Commentary on Psalm 95:1-7a
If you are considering this psalm selection for Christ the King/Reign of Christ Sunday, one of the first decisions you’ll need to make is whether your sermon text will be only verses 1-7a or the entire eleven verses of the canonical psalm.
There are good reasons for each option. On the one hand, reading and proclaiming Psalm 95:1-7a as a distinct unit of scripture seems to be consistent with its earliest poetic form and setting as an enthronement psalm. These six and a half verses have a clear literary integrity of their own by virtue of their well-knit structure: verses 1-2 and 6-7 form an obvious and echoing frame of first-person plural call to worship that surrounds verses 3-5 with their third-person description of the Lord’s kingship over and stewardship of creation. Finally, only a few vocabulary words in verses 1-7a overlap with verses 7b-11, the most significant of which are “people” (verses 7 and 11) “come/enter” (verses 6 and 11; same Hebrew verb bo’).
On the other hand, there are also good reasons for treating the eleven verses together, not the least of which is that they obviously form the canonical psalm. This version of it may be confirmed by a fragment from the Dead Sea Scrolls that shows verse 7 with both praise and warning language. Moreover, there are other psalms that combine different genres, such as the preceding Psalm 94 with its community lament and wisdom overtones or Psalm 92, a personal thanksgiving with wisdom imagery. Furthermore, the limited vocabulary overlap noted above nevertheless creates quite a strong contrast of the kind of nation Israel is. Finally, the theology of Christ the King Sunday fits the psalm to a tee, inviting praise for the returning Lord and recognition of his role as the righteous judge.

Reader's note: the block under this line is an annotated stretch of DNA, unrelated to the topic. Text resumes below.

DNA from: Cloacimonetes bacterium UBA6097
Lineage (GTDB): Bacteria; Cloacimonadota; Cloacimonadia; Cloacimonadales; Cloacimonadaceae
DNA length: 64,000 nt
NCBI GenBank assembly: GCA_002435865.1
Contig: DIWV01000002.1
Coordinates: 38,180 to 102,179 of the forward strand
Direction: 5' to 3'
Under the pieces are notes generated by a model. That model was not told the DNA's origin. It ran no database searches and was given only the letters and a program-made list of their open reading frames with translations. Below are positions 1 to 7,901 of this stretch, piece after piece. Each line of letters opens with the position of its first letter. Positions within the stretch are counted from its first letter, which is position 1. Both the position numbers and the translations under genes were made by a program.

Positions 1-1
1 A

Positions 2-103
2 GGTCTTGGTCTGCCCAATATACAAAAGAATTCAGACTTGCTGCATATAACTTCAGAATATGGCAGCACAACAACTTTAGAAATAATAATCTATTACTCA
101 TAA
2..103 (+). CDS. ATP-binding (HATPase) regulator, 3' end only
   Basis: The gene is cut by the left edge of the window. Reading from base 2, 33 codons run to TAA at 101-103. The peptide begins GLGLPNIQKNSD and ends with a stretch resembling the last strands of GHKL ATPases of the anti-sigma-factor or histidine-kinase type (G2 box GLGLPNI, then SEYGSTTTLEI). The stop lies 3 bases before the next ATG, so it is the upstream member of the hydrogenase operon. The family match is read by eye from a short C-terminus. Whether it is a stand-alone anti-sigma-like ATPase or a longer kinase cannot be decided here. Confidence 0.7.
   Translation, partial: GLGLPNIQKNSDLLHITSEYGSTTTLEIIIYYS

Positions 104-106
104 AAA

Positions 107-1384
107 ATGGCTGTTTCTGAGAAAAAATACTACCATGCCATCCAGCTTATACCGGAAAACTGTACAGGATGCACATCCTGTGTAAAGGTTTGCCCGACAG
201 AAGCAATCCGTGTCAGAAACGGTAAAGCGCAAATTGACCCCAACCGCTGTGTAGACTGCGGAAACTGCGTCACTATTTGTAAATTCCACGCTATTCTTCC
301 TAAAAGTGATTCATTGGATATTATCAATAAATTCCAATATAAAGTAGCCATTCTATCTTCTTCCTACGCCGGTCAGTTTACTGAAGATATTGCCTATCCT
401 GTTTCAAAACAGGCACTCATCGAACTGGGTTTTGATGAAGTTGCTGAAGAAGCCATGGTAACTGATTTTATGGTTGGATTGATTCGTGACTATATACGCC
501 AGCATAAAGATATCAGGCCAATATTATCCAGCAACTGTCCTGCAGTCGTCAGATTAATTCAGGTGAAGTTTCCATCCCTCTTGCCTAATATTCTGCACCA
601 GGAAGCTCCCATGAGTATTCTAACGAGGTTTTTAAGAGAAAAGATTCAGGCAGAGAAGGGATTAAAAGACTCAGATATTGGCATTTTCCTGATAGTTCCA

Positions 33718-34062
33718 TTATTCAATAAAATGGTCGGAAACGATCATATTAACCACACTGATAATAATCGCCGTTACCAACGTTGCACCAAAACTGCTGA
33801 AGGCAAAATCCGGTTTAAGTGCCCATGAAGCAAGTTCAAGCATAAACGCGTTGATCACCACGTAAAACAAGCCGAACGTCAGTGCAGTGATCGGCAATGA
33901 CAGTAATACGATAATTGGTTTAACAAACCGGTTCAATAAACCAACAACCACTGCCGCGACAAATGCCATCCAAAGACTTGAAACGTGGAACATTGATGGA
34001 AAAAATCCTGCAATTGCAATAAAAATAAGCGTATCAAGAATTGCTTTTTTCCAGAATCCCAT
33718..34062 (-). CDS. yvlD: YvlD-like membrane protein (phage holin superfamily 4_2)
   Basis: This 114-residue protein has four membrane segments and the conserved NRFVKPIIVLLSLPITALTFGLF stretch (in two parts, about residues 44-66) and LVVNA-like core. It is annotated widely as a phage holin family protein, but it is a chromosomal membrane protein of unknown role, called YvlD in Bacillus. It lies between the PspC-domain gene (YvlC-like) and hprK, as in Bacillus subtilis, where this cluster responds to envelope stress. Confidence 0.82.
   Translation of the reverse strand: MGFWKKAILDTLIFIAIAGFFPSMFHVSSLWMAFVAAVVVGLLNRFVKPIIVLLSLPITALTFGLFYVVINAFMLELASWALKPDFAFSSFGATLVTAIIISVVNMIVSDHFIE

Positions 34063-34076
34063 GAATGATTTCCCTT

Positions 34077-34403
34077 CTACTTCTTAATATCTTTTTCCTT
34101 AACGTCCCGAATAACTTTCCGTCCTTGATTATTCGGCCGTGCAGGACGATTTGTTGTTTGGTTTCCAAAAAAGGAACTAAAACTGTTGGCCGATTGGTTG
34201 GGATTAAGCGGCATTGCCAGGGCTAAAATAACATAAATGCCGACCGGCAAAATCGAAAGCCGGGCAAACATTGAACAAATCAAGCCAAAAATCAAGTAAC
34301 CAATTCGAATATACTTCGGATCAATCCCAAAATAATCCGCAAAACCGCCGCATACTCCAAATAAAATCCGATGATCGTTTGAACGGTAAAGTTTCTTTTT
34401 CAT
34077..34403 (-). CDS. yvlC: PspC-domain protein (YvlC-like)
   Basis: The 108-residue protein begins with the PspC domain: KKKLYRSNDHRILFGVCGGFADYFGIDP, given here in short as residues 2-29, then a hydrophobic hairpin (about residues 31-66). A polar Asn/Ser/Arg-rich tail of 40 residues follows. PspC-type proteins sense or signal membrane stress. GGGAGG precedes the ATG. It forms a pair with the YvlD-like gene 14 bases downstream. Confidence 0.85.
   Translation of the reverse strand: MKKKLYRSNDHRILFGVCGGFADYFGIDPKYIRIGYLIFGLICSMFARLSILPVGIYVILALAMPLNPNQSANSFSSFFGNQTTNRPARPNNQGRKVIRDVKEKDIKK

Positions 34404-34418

After wrestling with that decision, I think one historical issue should be addressed, namely, the language about the Lord being greater than “all gods” (verse 3). Worshippers may be unfamiliar with — or disturbed by — the fact that ancient Near Eastern cultures assumed the existence of a collection of greater and lesser deities. The Old Testament historical books testify that Israelites themselves on occasion took part in polytheistic belief and worship. Of course, it’s safe to say that the Old Testament canon represents an “official” rejection of these other gods (Exodus 20:3), even declaring that “they are no gods” (Isaiah 37:19; Jeremiah 5:7). That being said, one can imagine a worship leader of ancient Israel exercising the kind of rhetorical flair in verse 3 to persuade those uncertain of YHWH’s solitary divinity that, at the very least, Israel’s God was superior to all contenders.
As I did with last Sunday’s psalm selection, I would now like to consider the shared theological framework of Psalm 95 and the other lectionary texts: Ezekiel 34:11-16, 20-24; Ephesians 1:15-23; and Matthew 25:31-46. Although these three other passages don’t contain all of the same literary and thematic elements, one can prepare an effective comparison and contrast of divine imagery of shepherding and judgment. Here I am building on the two specific verbal echoes between Psalm 95:1-7a and 7b-11: the noun, “people” and the verb, “to enter, come in.”